I just saw the Alex Gibney’s documentary about Steve Jobs, “Steve Jobs: The Man in the Machine”. It’s more true to the man than Danny Boyle’s “Steve Jobs”, also showing now. I’ve already showed my hand in my blog post on the 2013 film “Jobs”: “Can a Narcissistic Bully be a Good Leader?
So what’s the message? Jobs was a visionary, bullying, aesthetic genius, utterly vindictive, brilliant business man, emotionally cruel, technologically insightful, white collar criminal, cultural icon.
To traditional leadership theorists, he is one of a kind. After all, aren’t the most successful leaders humble, altruistic and empathetic? Unfortunately for that idea, I just picked up a book by Jeffrey Pfeffer, professor at Stanford Business School with the edifying title “Leadership BS: Fixing Workplaces and Careers One Truth at a Time”. It begs to differ.
Pfeffer’s thesis is that the vast majority of leadership books and leadership training are based on the premise that successful leaders are indeed humble, altruistic and empathetic. The problem is that they are all wrong. In point of fact, all the serious leadership research out there actually demonstrates that most leaders, including the most successful leaders are actually not like that at all, and in fact many of them are actually the opposite.
He has a particular thing about narcissistic leaders. Of course these are, in the vast majority of cases much maligned. It certainly isn’t good for your writing and training career to actually say that narcissistic leaders are usually more successful than those who are more self-effacing. To back it up he rolls out a laundry list of “bad” guys who were successful leaders; Steve Jobs, Larry Ellison, Martha Stewart and so on. And he doesn’t spare the politicians either:
Donald Trump heads his list. Maybe he has a point. He definitely isn’t a nice guy and he definitely isn’t one of Jim Collins’ Level 5 leaders, but he is rich and, who knows, he might even get to be the US President. “Nuff said.
But Pfeffer points out some home truths. People who are modest who want to be leaders are usually not going to get there because if they are so modest, no-one is going to believe them. What boards and recruiters are looking for are highly articulate, over-confident smoothly brash candidates who say they not only do what the board wants, but actually surpass it. If they aren’t prepared to say that, how could anyone expect them to achieve anything? This is America right?
And people who are immodest and self-promoting are much more likely to become leaders simply because they try harder and because they are noticed. No-one ever got to be a leader by not being noticed so if you are narcissistic and self-promoting you are much more likely to become a leader. And even if you are not successful in achieving great business outcomes, if you are narcissistic and articulate you will have an enormous gift for explaining these inconvenient facts away so that boards don’t get rid of you even then the evidence overwhelmingly says it should Sound familiar?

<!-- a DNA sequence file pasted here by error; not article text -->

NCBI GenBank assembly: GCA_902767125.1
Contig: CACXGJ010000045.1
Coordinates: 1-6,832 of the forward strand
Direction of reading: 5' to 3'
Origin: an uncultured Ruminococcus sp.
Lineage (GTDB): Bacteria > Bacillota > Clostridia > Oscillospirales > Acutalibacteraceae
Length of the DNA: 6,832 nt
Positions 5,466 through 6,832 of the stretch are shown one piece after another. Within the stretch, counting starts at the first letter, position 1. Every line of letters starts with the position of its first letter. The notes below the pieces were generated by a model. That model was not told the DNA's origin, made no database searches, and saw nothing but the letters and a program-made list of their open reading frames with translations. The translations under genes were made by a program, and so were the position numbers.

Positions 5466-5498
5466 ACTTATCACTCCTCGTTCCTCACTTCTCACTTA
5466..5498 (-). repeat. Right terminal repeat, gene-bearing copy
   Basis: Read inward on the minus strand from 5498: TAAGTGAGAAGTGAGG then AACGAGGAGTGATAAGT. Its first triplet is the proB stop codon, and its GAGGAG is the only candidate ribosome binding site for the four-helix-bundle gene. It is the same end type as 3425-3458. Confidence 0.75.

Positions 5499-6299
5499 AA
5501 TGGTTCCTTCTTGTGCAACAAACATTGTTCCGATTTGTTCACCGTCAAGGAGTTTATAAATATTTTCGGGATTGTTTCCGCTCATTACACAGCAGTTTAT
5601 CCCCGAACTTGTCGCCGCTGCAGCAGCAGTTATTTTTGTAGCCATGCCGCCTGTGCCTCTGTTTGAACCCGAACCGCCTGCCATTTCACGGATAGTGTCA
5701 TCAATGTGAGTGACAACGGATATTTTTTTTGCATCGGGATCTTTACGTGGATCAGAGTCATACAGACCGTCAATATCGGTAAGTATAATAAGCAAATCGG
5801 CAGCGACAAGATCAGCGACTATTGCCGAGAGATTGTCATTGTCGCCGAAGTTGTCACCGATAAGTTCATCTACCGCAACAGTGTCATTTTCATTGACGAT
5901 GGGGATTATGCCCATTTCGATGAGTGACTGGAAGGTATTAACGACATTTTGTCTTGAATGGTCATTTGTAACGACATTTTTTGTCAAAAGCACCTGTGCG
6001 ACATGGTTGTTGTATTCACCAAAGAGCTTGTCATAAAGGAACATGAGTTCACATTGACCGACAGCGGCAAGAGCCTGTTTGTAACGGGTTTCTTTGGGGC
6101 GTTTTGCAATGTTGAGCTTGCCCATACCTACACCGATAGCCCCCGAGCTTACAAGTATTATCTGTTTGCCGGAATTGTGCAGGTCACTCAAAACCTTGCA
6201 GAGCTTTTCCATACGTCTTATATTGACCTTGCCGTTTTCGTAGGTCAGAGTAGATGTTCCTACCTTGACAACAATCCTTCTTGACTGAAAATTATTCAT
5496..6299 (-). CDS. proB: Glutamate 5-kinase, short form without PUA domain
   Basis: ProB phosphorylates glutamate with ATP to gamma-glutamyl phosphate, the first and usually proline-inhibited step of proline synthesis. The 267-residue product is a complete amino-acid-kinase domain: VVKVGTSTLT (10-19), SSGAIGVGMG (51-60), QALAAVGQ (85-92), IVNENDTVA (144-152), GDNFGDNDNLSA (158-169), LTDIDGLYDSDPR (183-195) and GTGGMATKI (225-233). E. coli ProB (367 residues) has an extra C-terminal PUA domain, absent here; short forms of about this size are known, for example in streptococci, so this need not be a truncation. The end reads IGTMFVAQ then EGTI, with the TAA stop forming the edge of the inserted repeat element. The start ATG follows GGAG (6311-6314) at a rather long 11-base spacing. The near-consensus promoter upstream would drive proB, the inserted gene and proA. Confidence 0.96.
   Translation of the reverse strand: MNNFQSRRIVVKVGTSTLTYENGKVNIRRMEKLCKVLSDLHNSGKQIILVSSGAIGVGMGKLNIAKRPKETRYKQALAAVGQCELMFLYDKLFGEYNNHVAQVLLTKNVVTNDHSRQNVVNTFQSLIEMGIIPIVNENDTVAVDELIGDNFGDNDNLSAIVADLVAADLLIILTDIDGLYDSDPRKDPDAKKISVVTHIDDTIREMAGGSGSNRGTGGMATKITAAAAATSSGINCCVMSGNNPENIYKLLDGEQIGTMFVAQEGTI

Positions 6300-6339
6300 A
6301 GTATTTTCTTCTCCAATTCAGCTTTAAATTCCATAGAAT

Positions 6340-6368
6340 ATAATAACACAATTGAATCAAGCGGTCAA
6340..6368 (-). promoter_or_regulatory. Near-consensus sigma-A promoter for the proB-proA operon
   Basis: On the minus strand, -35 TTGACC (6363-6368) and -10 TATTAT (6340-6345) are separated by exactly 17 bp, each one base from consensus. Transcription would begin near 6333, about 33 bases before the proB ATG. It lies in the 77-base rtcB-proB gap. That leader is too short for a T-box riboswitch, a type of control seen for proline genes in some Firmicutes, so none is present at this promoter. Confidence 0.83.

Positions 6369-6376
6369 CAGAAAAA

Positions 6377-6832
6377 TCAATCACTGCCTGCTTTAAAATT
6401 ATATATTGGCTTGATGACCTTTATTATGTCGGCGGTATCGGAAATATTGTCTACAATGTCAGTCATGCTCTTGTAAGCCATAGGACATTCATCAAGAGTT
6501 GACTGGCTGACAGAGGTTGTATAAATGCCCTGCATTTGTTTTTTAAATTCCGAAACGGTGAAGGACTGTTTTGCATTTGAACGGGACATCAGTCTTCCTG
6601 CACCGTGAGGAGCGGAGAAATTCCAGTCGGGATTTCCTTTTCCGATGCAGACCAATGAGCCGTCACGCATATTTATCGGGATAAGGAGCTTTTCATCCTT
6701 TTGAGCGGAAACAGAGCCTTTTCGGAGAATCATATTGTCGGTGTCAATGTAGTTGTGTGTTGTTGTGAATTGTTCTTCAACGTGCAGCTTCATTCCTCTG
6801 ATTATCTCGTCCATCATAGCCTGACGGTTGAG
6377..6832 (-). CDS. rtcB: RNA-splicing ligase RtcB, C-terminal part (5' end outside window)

It gets worse. Pfeffer refers to research conducted at UC Berkeley that individual who are over-confident; achieve higher social status, respect and influence in groups. They get better ratings from job interviews. Narcissists have higher likeability ratings, especially in the short-run. Furthermore, research shows that the higher the degree of narcissism, the greater the likelihood that the person would be in a leadership position.
Of course most people don’t like people who show themselves to be over-confident and narcissistic. But it seems that in professional and political settings, these are the people who are most likely to be chosen as leaders. Professional leadership types usually set out to try to correct for this by giving us ways to be more modest and less narcissistic. But the evidence shows that this is unlikely to help anyone wanting to be a leader.
Another thing in the Steve Jobs film. Clearly his empathy levels were very low. He’s not alone. Check out successful leaders like Elon Musk, Martha Stewart and Donald Trump and you will find the same thing. But then again, if you drive people to do the impossible, can you afford to be sympathetic with people who can’t rise to the occasion?
Would anything of transformational or breakthrough value ever be achieved if you relaxed the pressure when the going got tough? Steve Jobs never did; that’s why he was successful.
A caring leader who cares about the pain his employees experience in breaking through next-to-impossible barriers is not going to going anywhere transformational. So the message is if you want a leader to achieve something transformational he or she has got to be uncaring and narcissistic.
All of this totally cuts across the grain of modern leadership thinking. The Steve Jobs films I cited about show someone who, despite all the negative characteristics, is much more typical not only of leaders, but also of successful leaders. We might not like to hear that, but it seems to be the truth.
Yet another inconvenient truth.